Low Electricity Demand and System Balancing Problems during The UK’s Coronavirus Lockdown

From The GWPF

Date: 04/25/20

Dr John Constable, GWPF Energy Editor

The restrictions on economic and personal activity imposed to address the spread of the coronavirus are reducing electricity demand in the UK to unusually low levels, increasing the difficulties of operating the system, particularly in the presence of embedded solar and wind generation. 

As a result of the restrictions on economic activity and personal movement, designed to reduce the rate of transmission of Covid-19, there are striking anomalies in the British electricity markets. The following chart, drawn by the author from BM Reports data, shows daily electrical energy (MWh) transmitted over the network, and gives evidence of a substantial fall in electricity consumption. Domestic consumption may be rising as a result of the Stay at Home policy, but it is nowhere near offsetting the fall in industrial and commercial consumption.

Figure 1: Daily electrical energy (GWh) transmitted over the British electricity network, from 1st of January to 23rd April 2020 (red line), compared to the historical norm (grey line). Source: Chart by the author, data from BM Reports.

Of course, that decline has to be understood against the background of what is normal for the time year, and the grey line shows that demand normally begins to fall from January onwards. The red line shows that this year was no exception, with the decline beginning even in January well before the first warnings about Covid-19 were given. Furthermore, demand was already low relative to the historical norm for these months, because of unusually warm weather. Consequently, some part of the decline seen towards the end of the charted is to be expected. Nevertheless, even when these factors are taken into account the abrupt nature of the decline in consumption after the 23rd of March is obvious.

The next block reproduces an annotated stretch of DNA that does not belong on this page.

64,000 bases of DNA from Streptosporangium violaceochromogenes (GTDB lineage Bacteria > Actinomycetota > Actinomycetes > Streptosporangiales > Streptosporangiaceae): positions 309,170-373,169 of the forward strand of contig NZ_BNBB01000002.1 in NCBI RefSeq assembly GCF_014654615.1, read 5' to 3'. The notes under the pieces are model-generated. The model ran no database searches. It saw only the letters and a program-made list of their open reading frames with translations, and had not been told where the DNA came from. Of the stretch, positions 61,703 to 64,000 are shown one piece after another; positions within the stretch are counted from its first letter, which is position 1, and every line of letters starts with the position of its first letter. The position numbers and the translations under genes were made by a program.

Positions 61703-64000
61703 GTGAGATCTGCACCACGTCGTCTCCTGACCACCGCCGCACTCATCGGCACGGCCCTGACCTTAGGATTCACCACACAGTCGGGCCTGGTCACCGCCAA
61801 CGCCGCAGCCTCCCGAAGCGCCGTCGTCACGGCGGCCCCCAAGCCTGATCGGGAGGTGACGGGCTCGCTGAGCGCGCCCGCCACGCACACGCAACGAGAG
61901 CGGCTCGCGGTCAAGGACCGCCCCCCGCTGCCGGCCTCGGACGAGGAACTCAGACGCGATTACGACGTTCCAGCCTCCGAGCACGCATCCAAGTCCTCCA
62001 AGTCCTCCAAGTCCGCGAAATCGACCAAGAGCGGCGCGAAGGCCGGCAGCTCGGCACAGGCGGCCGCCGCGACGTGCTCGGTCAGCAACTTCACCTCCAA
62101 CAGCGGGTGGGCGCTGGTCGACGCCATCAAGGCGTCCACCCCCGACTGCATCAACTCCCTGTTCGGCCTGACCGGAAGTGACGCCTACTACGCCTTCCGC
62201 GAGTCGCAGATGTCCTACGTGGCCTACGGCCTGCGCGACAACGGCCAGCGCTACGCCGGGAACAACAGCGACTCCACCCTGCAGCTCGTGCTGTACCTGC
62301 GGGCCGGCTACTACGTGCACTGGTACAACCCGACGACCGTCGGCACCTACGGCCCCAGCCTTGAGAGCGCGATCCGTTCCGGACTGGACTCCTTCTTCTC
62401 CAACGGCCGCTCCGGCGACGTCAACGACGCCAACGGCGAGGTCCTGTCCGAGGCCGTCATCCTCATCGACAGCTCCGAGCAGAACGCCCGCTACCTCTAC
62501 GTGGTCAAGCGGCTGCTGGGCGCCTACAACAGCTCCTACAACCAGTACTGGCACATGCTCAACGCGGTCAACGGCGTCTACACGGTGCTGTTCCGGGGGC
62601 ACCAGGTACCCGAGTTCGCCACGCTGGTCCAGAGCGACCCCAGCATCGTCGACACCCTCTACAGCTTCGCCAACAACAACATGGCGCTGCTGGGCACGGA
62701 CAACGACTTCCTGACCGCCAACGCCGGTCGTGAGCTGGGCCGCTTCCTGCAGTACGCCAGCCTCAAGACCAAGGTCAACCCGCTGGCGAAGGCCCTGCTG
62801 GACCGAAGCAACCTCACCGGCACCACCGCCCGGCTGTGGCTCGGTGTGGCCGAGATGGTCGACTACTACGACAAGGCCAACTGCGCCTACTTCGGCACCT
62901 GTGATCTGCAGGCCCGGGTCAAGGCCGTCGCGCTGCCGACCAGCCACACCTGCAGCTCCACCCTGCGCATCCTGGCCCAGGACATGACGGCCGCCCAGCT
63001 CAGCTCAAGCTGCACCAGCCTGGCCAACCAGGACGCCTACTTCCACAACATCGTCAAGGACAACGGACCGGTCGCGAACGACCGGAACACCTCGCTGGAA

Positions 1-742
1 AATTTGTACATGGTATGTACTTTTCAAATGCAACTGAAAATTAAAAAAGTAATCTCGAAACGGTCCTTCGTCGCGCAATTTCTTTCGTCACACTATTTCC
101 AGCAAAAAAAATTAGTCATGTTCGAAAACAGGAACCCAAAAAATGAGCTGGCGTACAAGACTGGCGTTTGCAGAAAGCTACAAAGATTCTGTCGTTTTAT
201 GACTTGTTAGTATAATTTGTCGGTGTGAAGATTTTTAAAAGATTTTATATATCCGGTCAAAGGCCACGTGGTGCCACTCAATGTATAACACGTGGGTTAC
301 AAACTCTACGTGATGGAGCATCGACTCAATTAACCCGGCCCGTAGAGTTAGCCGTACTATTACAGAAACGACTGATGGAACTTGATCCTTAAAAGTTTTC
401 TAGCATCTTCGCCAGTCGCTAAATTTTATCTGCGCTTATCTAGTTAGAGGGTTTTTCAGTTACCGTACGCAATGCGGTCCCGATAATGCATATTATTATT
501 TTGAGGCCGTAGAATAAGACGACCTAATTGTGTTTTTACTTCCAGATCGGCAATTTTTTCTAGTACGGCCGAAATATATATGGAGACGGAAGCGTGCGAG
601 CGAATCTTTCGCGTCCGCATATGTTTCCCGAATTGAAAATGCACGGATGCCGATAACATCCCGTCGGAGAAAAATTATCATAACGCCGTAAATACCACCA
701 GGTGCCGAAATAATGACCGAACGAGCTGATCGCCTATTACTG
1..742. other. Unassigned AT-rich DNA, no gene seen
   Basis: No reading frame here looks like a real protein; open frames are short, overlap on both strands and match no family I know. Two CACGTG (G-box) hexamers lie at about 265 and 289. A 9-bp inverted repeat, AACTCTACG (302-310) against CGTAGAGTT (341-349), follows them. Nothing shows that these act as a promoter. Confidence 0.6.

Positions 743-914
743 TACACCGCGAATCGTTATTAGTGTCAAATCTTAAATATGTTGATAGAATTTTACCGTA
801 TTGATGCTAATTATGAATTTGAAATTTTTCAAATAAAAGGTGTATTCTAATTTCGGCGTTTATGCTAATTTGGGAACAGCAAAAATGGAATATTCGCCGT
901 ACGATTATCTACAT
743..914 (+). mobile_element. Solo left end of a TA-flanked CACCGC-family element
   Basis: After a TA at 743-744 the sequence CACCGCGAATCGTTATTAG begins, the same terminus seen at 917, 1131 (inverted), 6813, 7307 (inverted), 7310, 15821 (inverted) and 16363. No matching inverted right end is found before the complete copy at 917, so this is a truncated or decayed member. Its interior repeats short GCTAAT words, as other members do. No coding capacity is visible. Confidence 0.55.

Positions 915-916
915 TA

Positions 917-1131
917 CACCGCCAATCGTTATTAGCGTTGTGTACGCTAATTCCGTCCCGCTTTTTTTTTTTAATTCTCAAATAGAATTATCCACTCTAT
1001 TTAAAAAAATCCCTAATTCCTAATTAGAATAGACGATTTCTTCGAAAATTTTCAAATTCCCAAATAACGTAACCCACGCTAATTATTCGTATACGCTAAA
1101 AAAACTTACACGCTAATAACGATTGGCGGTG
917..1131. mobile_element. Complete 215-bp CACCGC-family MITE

Furthermore, there is a clear loss of the familiar structure in the pattern of demand, a feature which is still more evident in the pattern of instantaneous load (MW) on the network by half-hourly settlement period. Compare the following two charts, the first of which graphs load from the 1st of January to the 24th of February, while the second charts the period from the 1st of March to the 23rd of April.

Figure 2. National Demand (the sum of metered generation excluding generation required to meet station load, hydro storage pumping and interconnector exports) by half-hourly settlement period from the 1st of January to 24th February (MW). Source: Chart by the author: National Grid data.

Figure 3. National Demand (the sum of metered generation excluding generation required to meet station load, hydro storage pumping and interconnector exports) by half-hourly settlement period from the 1st of March to 23rd April (MW). Source: Chart by the author: National Grid data.

Before the lockdown the pattern of load is highly but regularly variable, exhibiting repetitive periodicities on several timescales, all patterns well known to the grid operators. The second chart shows the regularly and highly differentiated pattern of electricity demand both falling and becoming temporarily more chaotic as it moves towards a new and less differentiated equilibrium at a lower level. This is not only new and unfamiliar territory for the system operators, but has accelerated the arrival of problems with the large and inflexible renewables fleets, problems for which the system is probably not quite ready.